Patrick Sayer, a board member of French football club Paris St Germain (PSG), spent the previous night watching his team draw 0-0 in a UEFA Cup match away to Manchester City of the English Premiership. Even though they failed to find the net, the result was nonetheless indicative of PSG's progress following a period of struggle. After nearly being relegated last season amid violent protests from fans, in the current campaign they sit proudly near the summit of the French league.
In hi s “day job” as chairman of the executive board at Paris-based private equity firm Eurazeo, Sayer is this morning seated in the offices of his firm's PR advisers in London – and reflecting on the challenges facing the industry. If a PSGstyle turnaround in fortunes can ultimately be accomplished, it is clear that Sayer thinks a lot of pain will be suffered first. “We've moved into recession pretty fast, and this has affected a number of private equity-backed deals out there,” he says.
Sayer points out that the claims made in support of paying eye-watering multiples for businesses around the 2005 to 2007 period will now come under scrutiny. “All these businesses have strong management, barriers to entry, solid cash flows. Now they're facing the acid test.”
Reclining in his chair, Sayer strikes a relaxed pose while at the same time conveying his opinions forcefully. For example, he asserts: “Because debt was so cheap, people were getting a lot of reward for little risk and awareness of risk was lost. Easy money is badly spent.”
Such strident opinions will probably come as no surprise to those familiar with Sayer's candid letters to his firm's shareholders. In these, he seems happy to reflect on Eurazeo's own challenges in the face of the financial crisis – arguably this level of transparency owes a lot to the firm's stock market listing.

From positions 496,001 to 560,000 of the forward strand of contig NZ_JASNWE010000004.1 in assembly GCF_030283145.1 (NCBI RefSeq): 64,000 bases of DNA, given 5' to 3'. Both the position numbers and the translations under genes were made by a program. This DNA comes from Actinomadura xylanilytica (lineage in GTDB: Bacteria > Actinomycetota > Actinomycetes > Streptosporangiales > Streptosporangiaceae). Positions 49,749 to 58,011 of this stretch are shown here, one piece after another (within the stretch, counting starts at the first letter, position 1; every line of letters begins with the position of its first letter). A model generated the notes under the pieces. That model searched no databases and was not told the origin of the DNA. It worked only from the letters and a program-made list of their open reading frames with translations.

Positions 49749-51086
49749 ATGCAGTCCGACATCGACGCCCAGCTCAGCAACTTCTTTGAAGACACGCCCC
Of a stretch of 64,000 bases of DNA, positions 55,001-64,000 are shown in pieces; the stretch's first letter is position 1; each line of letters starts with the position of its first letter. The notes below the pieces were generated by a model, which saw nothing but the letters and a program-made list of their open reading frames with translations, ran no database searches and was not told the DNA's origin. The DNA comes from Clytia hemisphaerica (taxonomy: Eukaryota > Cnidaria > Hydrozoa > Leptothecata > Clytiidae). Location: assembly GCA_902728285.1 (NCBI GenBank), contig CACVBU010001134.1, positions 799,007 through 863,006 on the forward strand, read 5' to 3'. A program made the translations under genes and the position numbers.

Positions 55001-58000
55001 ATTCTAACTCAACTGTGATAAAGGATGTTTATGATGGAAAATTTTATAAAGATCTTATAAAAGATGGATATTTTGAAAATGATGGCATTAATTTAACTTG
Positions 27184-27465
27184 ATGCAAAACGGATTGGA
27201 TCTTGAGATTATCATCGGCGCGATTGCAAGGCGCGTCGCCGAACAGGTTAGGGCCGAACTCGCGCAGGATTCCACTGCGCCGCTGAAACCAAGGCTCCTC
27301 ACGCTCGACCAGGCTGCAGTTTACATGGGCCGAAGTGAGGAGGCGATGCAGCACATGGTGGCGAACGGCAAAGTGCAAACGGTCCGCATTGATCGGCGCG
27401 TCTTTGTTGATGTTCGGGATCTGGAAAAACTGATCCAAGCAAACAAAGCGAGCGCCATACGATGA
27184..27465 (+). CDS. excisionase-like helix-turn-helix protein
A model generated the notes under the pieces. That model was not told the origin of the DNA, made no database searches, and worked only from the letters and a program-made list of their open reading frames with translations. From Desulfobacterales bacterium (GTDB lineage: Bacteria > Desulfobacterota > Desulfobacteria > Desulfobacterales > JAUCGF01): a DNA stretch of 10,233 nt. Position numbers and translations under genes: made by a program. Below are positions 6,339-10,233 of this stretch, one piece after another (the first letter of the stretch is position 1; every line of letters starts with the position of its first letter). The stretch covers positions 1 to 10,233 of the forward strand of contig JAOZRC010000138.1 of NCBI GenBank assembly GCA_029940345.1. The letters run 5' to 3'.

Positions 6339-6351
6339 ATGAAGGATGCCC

Reflecting on the Eurazeo portfolio in the latest edition (December 2008) he asks: “Is everything perfect? Of course not. Some [of our] investments are more affected by the crisis than others.”
One of the “affected” firms identified in the letter is Accor, the French catering firm in which Eurazeo first invested in 2005 through Colyzeo, a partnership with Los Angeles-based real estate investor Colony Capital (later increasing its stake in May 2008). The letter points out that Accor's share price was “close to [Eurazeo's] entry price” prior to the collapse of Lehman Brothers, but had since lost a third of its value. The fall prompted Eurazeo “to protect our investment by injecting €200 million as collateral”. The letter claimed that the company had shown “enormous resilience” and that management had quickly implemented cost-cutting measures.
Also receiving a mention in the letter was Las Vegas casino operator Station Casinos, another joint investment with Colony Capital. The investment “will no doubt have to be partially written down” but “remains, in the long term, protected by the value of its exceptional real estate assets”, the letter noted.
In conversation about the portfolio, however, Sayer refers not to these businesses but to Paris-based car rental firm Europcar and French electrical components distributor Rexel as “most exposed to the recession”. However, he adds: “Even if an individual business's performance is going down, as long as the long-term trend in the sector is up then the impact will be less.”
Investment companies being valued at a discount to net asset value assumes that we should liquidate ourselves tomorrow, conduct a fire sale of the assets and dismiss the team. It makes no sense
A recent report in London's Financial Times referred to a “storm” striking the car rental market, due to a combination of declining leisure and business travel, intensifying price competition and a drop in used-car values. However, Sayer argues that there is a trend in Europe toward far greater use of car hire – and various recent reports have pointed to steady growth in the industry in the years ahead.
The electrical component market, meanwhile, has seen a drop in demand from its end users, including the new housing market. But, due to such growth areas as energy-saving initiatives and intelligent energy, Sayer believes the industry will see long-term growth of between four to five percent annually.
Overall, Sayer is bullish about the long-term prospects of Eurazeo's portfolio. He points out that “the debt in our portfolio is long term, we have no immediate refinancing needs” ( the firm's port folio companies have debt maturities ranging from 2011 to 2017). Further, he adds that Eurazeo is debt-free at the corporate level, meaning that it can “fully concentrate on its portfolio companies”.